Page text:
The ‘business experience’ of APIs in on-boarding: food for thought for API business leaders

Most digital companies have moved towards the business of APIs; that is by transforming their products or services into an information offering through APIs. For instance, Uber — in addition to their digital transport service, offers their business information through APIs to their immediate ecosystem (i.e. businesses, riders and drivers) to be able to provide enhanced services to their customers. The benefit? Both parties receive additional revenue through value added services and/or monetization.

Well.. a large portion of revenue generation depends on how well the business value of your APIs are understood by the audience and how easy it is to adopt the APIs by the intended audience. It is not a secret that a Portal plays a vital role in this aspect of facilitating evaluations, API exploration and on-boarding for adoption. But how well does it convey the business value of APIs? This is one important aspect that I often derive value for in API strategy consultations.

In this blog, I take you on a ride through the business experience of APIs as seen through the eyes of a strategic business leader like an Innovation/ Product Manager and highlight how a Portal is designed to deliver APIs along with a smooth ‘business experience’ in the on-boarding process, and also rationalize the thought process of why you need the business experience.

Why offer a business experience for APIs?

If your API Portal is backed by a strong API business strategy, obviously you would have given thought to the audience of your APIs. Unlike in the past where the audience was merely limited to the developer, the new paradigm of business APIs welcome the attention of ‘Product Managers’ and ‘Innovation Managers’. A newer line of hybrid audience is also emerging as ‘business developers’.

Their objectives for the business are clear; they are constantly looking for opportunities to enhance the value their products and services and in turn to increase revenue through their offering. With the evolution of APIs, most Product Managers are well versed with the opportunities of APIs in the current digital economy. However, their approach to identifying such opportunities may be hindered by how companies present their APIs to the public — completely technical and no/ little business perspective.

But there is also another perspective — that of the API provider. Like I mentioned before, the enterprise exposing the APIs may also have a purpose fo building their APIs with specific applications in mind for their users. Do they match expectations of their users? Are they communicated well to their audience? How do they need to be presented to fuel the business-decision makers? What are their revenue potential?

These are two of the key reasons why a business experience would be an immense opportunity to communicate the real value of your APIs.

So what’s a business experience?

Here comes the interesting part of this blog! A business experience is self explanatory, but let me break it down for you — that means it ideally provides a consumer (Product Manager in this instance) the same experience that a store front/ enterprise gives to an enterprise customer (B2B), when it’s taken online—in this instance via the API Portal. Let’s take a story to illustrate the journey.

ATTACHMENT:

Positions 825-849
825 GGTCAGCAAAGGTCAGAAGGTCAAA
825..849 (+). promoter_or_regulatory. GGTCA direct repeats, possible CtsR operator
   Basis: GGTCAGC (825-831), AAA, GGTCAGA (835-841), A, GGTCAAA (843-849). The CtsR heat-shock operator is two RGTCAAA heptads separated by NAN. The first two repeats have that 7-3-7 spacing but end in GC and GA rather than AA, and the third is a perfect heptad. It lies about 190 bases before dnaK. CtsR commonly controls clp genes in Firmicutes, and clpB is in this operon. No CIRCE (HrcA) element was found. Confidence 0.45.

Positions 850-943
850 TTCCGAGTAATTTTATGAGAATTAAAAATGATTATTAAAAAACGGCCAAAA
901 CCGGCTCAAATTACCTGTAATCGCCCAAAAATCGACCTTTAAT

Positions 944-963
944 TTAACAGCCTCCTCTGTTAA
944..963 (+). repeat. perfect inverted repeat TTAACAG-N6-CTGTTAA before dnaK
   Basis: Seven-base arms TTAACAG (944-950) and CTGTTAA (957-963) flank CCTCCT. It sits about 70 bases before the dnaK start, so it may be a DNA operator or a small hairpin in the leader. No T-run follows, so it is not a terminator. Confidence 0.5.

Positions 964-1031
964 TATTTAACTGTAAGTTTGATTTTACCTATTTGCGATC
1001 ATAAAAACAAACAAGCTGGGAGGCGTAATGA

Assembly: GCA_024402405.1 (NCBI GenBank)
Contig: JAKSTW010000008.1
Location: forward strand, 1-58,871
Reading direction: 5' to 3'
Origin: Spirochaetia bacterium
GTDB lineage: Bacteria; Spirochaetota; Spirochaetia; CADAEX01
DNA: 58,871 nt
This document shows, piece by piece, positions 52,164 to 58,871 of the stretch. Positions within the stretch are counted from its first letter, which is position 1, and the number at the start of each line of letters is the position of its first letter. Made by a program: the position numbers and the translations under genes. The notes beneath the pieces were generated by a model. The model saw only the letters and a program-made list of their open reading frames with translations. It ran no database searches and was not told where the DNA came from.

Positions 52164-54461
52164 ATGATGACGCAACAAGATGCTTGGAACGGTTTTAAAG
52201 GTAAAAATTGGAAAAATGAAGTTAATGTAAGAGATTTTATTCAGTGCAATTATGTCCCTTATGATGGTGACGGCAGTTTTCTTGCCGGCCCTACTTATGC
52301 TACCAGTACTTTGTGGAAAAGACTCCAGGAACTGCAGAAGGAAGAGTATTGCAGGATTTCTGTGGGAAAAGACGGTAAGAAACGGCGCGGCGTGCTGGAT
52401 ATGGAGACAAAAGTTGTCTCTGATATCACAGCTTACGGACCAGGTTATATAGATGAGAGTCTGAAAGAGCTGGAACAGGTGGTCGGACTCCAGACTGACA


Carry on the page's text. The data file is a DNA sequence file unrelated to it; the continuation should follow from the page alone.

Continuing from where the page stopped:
Let’s say that there’s an Innovation Manager at a worldwide sea-fish based restaurant recommendations app called ‘FishAdvisor’! They have lots of foreign travelers and food explorers coming to the mobile app for recommendations. However, when they are in certain countries for instance like Japan — of course they can figure out where to go, but they have no idea how to get there, or even how to ask for directions.

This is an issue for the company in terms of converting the customer footprint to actual revenue through the existing business model. This boils down to customer experience through the app with the thinking of generating more revenue from the ecosystem. After analyzing the issue, and evaluating options, the Innovation Manager figures that the best solution is to offer a transportation service which is on-demand, economical and easy to reach for their customers! And of course, as the recommendations app is global, it’s more suitable to partner with a localized transportation network, but globally available transportation services also offer competitive benefits. To cut to the chase, we will not elaborate the decision making process in detail but we take the latter option for obvious reasons.

Now, when it comes to implementation it is a requirement to have a digital service as the app is on a mobile platform. Obviously, Uber and other similar local services become a natural option because of their mode of operation and availability worldwide. But how do I figure if they are the best fit and if they offer what I need in a digital sense? I visit their website to explore options on how to partner and stumble across the API Portal too! This process takes place after the evaluation of several options but remember.. we take a shortcut here.. So here are my two options of which I select the second..

  • Partner with Uber Eats and bring food to my consumers — this needs some enhancements to the app and/or the ecosystem to be connect with UberEats etc. However, the API given by UberEats focuses on merchants at the moment — so let’s go to option 2:
  • Offer Uber rides to restaurants to consumers — easier option as I can incorporate the ability book a ride for consumers without having to insert details of the place, route or price. Everything is provided. Click a button, hop on a car and way to eat!

Now, in the next section I show you how Uber helped the Innovation Manager to discover and evaluate their second option.

Let’s start by visiting Uber’s API Portal. They offer several use cases for businesses like FishAdvisor!

Figure 1: Business Scenarios on Uber API Portal Landing Page (Uber, 2021)

They show three business scenarios through which Uber’s APIs can be used to provide value added services and generate revenues.